Rethinking the Collapse of Reality to Live for: From a Perspective of Second-Order Observation

Thursday, 19 July 2018: 20:30
Oral Presentation
Saburo AKAHORI, Tokyo Woman’s Christian University, Japan
Almost 10 years ago, a mass murder without a logical reason occurred in Tokyo. Following this, one of the most representative sociologists in Japan pointed out the “collapse of reality to live for” as a diagnosis of contemporary times. He also argued that recognition of “real other(s)” is needed as a prescription. However, what indicates a collapse and/or revival of reality?

What sociologists have to do is not to grieve over the loss of existing realities. Instead, we should focus on how the collapse of realities is described and distinguish between logical levels. Then, we move on to explore the mechanism of reality construction.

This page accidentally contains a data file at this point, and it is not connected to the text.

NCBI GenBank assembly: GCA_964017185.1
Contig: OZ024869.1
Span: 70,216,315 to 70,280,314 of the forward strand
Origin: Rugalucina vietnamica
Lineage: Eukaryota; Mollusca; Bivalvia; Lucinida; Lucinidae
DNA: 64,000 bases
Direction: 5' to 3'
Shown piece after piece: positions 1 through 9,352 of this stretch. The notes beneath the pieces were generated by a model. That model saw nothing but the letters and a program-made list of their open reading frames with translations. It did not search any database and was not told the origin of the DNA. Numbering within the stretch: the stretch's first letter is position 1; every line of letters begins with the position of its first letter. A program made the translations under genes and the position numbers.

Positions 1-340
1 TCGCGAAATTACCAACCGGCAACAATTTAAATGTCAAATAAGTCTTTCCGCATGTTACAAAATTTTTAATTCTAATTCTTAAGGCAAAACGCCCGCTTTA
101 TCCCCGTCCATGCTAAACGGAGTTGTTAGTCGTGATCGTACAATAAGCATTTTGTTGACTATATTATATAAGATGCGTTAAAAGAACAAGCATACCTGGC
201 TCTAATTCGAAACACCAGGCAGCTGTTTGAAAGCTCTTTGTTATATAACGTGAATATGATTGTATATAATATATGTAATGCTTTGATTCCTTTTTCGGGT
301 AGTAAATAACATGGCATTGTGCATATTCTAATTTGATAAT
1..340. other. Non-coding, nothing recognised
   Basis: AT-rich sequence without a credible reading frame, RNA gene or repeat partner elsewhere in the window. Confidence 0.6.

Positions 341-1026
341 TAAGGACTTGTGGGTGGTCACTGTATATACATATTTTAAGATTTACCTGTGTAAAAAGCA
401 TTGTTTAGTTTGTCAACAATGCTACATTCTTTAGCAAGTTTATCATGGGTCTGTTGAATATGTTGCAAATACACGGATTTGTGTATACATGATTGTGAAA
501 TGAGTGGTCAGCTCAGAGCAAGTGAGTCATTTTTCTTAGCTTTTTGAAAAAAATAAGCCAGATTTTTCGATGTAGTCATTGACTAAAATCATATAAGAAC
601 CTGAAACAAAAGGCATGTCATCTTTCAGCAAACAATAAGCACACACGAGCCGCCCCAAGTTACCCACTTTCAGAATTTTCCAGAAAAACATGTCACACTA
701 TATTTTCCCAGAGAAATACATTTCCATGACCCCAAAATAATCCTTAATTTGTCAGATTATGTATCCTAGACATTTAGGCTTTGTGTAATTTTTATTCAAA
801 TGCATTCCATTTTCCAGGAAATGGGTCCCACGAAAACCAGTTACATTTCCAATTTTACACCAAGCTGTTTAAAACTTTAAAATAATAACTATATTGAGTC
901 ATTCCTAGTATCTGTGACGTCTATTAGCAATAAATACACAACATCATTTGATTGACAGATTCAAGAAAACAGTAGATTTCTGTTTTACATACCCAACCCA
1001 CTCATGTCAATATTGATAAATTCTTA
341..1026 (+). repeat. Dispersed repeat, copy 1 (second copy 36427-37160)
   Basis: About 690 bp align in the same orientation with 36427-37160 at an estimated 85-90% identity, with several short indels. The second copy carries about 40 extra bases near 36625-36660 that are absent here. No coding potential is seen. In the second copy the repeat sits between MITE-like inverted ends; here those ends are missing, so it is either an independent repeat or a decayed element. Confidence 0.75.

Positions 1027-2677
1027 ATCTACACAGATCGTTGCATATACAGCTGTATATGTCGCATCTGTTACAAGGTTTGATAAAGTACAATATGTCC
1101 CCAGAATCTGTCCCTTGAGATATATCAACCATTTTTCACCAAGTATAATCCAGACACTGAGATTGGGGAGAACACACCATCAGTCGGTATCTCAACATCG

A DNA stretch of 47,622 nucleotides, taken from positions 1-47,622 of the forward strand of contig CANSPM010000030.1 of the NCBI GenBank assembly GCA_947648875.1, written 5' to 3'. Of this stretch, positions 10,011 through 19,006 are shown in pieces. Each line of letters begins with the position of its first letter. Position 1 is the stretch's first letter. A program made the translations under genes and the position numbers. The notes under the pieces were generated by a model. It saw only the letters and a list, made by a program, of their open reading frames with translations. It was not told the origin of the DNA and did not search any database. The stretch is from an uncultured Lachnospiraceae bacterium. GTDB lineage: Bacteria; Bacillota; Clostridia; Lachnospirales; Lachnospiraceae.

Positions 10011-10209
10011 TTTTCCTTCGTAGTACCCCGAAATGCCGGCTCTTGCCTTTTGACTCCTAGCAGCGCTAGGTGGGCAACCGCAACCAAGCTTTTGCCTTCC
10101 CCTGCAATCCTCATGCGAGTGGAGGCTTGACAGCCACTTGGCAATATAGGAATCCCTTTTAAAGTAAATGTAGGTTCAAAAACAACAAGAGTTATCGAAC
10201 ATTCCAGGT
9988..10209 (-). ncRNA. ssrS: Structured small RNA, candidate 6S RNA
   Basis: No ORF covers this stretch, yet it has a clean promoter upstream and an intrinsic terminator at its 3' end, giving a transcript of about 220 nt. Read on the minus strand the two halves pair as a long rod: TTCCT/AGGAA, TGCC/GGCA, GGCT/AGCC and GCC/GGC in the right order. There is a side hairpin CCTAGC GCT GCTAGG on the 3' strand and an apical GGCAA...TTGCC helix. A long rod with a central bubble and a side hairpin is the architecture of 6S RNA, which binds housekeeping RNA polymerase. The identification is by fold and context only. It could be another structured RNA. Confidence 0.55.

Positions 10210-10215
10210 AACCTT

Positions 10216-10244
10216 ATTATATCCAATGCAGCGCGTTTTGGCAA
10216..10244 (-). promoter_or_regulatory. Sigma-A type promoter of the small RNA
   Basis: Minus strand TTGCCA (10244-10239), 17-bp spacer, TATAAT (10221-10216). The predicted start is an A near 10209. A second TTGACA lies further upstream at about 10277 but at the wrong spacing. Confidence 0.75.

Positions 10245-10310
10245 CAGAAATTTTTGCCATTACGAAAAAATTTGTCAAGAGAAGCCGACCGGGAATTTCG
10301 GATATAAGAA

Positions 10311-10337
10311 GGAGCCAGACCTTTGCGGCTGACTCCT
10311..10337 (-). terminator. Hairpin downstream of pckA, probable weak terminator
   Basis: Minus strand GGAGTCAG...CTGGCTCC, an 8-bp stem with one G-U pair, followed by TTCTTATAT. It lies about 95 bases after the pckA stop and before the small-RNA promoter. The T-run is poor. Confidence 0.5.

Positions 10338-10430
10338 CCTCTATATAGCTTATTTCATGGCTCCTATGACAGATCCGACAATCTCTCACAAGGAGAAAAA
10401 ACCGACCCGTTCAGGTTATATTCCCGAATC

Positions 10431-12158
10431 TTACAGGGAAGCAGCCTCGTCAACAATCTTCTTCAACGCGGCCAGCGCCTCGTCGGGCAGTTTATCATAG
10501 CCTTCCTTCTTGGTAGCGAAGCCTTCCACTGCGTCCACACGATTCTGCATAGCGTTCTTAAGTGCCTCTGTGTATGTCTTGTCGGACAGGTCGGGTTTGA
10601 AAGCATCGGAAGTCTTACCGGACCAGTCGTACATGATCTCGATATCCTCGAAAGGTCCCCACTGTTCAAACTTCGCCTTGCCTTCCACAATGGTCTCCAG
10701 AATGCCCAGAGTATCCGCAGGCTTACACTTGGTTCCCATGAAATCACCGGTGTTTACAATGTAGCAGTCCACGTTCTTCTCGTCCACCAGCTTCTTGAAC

This paper tackles social construction of reality from the perspective of sociological systems theory. Social systems are redefined, according to Niklas Luhmann, as a kind of system that “observes” through producing communication over and over. In other words, social systems construct their own social realities. Based on such a theoretical apparatus, we approach “collapse and/or revival of reality to live for”.

Through examining case studies of Japan, we discuss that: (1) Radical change of contemporary society, especially individualization, rapid demographic change, and the so-called social media revolution, also radically changes social systems' reality construction. (2) Both collapse and revival are also socially constructed realities. (3) When social systems as “observers” cannot observe properly such radical change, they can only observe it as “collapse of reality”.

As for the designing of social systems, what we need is, not designing the contents of realities, but questioning how to design the paths of communication, or the circuit of reality construction. Then we conclude that, especially in Japan, the “collapse of reality” as a constructed reality is caused by the fallacy of social systems designing. What we have to analyze is a sensitivity of social systems as “observers”.